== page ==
It's subtle. You may not have even noticed it. Just a small hashtag athletes are using to declare when a social media post is part of a larger relationship with a company β€” an acknowledgment that what you're seeing is tied to a paid sponsorship.

The practice has become more common with American athletes and social media influencers, and Canadians seem to be following suit. Tennis star Eugenie Bouchard and snowboarder Mark McMorris are among those Canadian athletes who have recently tagged posts with the telltale #ad or #sponsored.

It's the legal world winding its way into athlete partnerships, but for now the rules seem more grey than black and white.

"There aren't any specific rules or guidance by [Canada's] Competition Bureau that look at social media influencers," says Jim Dinning, a partner at Davies Ward Phillips & Vineberg LLP, a firm specializing in competition law and information technology. "But technically, the legislation is broad enough to capture any deceptive advertising practice. Any information shared that isn't an independent view that influences a person's buying decision should be clearly and accurately labeled as advertising."

In October, Advertising Standards Canada (ASC) updated their guidelines to require online influencers based in Canada to disclose their paid advertisements. Since the ASC is a not-for-profit self-regulatory body for the advertising industry they have no legal recourse for penalties. 

But here's the thing: unlike most spaces where advertising appears, social media isn't bound by the same jurisdictional limitations. A post by an American athlete is as easily viewed by a Canadian audience and vice versa. The only social media endorsement guidelines are those recently released by the U.S. Federal Trade Commission, and they provide no information as to how broadly those regulations would apply. 

"Jurisdiction is still unclear," says Dinning. "Would a Canadian influencer posting in Canada but with followers in the U.S. cause an issue with the FTC? We don't know. There aren't any clear answers."

According to the FTC, their guidelines are not regulations, so there aren't any civil penalties. However the FTC does have the power to investigate the advertisers to see if they have been deceptive in their promotion under the FTC Act.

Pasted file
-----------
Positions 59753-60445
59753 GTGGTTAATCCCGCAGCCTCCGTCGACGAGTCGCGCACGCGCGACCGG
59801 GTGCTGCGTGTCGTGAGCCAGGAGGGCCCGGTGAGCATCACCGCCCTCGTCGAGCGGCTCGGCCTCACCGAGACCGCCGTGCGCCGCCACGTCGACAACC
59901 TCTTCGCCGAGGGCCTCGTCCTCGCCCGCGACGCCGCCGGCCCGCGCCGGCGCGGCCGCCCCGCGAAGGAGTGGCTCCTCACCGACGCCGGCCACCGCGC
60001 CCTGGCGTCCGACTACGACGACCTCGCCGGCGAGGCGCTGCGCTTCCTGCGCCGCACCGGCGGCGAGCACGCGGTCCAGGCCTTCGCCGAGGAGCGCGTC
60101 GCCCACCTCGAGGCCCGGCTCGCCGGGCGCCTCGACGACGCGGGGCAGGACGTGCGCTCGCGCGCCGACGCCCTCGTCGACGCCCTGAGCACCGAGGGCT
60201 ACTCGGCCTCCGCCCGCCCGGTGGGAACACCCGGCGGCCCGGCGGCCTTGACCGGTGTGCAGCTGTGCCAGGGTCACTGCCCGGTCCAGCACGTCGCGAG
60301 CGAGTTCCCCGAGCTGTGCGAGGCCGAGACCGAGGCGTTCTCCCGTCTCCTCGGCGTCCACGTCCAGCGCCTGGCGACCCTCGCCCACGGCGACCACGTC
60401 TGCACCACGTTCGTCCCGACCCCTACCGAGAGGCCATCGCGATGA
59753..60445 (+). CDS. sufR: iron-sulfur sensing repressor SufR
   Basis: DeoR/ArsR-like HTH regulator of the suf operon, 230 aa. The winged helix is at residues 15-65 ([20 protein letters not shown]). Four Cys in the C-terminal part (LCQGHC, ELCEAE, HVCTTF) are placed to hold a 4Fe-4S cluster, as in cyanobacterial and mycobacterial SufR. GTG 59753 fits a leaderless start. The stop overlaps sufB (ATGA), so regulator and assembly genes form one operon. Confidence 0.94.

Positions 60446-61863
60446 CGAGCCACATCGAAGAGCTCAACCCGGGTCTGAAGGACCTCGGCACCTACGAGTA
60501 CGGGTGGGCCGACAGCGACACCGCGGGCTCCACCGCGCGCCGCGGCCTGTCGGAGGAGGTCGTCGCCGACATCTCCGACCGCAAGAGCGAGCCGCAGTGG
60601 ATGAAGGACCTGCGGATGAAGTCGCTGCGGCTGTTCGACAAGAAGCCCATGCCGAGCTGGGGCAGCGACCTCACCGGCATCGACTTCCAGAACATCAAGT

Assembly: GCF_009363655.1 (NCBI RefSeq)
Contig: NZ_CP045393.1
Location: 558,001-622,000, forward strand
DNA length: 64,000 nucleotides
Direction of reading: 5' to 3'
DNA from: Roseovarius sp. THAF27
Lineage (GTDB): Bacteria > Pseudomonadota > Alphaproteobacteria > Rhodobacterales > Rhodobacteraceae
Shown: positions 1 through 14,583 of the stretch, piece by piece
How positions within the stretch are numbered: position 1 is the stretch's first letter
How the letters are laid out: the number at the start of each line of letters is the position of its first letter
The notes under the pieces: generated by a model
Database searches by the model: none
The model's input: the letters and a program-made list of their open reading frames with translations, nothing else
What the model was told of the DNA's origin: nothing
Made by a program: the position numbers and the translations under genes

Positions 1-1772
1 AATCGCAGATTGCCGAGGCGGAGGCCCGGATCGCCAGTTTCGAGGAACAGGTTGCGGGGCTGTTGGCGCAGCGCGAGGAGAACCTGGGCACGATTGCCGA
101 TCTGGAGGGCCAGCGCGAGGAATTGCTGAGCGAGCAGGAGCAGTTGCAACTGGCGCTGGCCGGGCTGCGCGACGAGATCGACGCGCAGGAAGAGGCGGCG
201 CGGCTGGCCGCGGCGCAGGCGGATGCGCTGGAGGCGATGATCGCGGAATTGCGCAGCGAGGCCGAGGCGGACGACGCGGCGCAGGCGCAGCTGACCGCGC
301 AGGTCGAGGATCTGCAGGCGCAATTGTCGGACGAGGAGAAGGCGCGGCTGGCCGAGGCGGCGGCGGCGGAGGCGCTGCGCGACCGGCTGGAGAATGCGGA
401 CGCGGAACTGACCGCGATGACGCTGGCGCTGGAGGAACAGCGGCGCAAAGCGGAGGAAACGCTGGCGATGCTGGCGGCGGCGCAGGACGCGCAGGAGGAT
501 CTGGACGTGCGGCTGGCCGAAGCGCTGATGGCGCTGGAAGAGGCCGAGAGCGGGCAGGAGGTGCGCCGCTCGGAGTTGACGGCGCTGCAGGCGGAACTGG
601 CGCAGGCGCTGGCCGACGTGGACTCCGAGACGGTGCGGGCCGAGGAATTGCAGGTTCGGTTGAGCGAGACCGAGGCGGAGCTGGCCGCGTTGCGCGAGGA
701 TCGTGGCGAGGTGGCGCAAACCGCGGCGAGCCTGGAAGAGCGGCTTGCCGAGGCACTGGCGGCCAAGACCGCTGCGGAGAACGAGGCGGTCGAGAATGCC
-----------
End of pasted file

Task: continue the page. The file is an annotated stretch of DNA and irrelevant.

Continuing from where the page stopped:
'Small fish in a big sea'

So what's a Canadian athlete to do? Social channels have become a means for those without traditional media audiences to provide value to sponsors and broaden the fan base for both themselves and their sport. As Olympic ski cross medallist Kelsey Serwa says, "The goal is to have a social feed catch on."

But does every post mentioning a sponsor need to be disclosed as an advertisement?

Serwa and teammate Brittany Phelan have taken to social feeds to showcase their creative "Wacky Workout Wednesday" video segments. They just launched season two of their funky, fun, collaborative exercises that showcase their strength, agility and teamwork in unconventional ways.

The series could be a corporate partner's dream for product integration, but so far the corporate support is limited to reposts by their mutual sponsor, Elan skis. That simple corporate affiliation is arguably enough to require FTC disclosure. 

But is that reaching too far?  

"I feel like we are still small fish in a big sea. We aren't looking to sell anything," Serwa says. "Britt was in the grocery store in Whistler and overheard a little girl on crutches point us out. She told her mom that now that she has crutches she can do the wacky crutch workout I did when I was recovering from my knee surgery.

"That's why we do it. That's reward enough."

Though it's unlikely the FTC will come knocking on Serwa and Phelan's door, it might be time for the Competition Bureau to provide some social-media specific guidelines. Canadian athletes need their own set of rules on advertising compliance in the social sphere and, more importantly, an idea of how the Canadian jurisdictional borders will be drawn.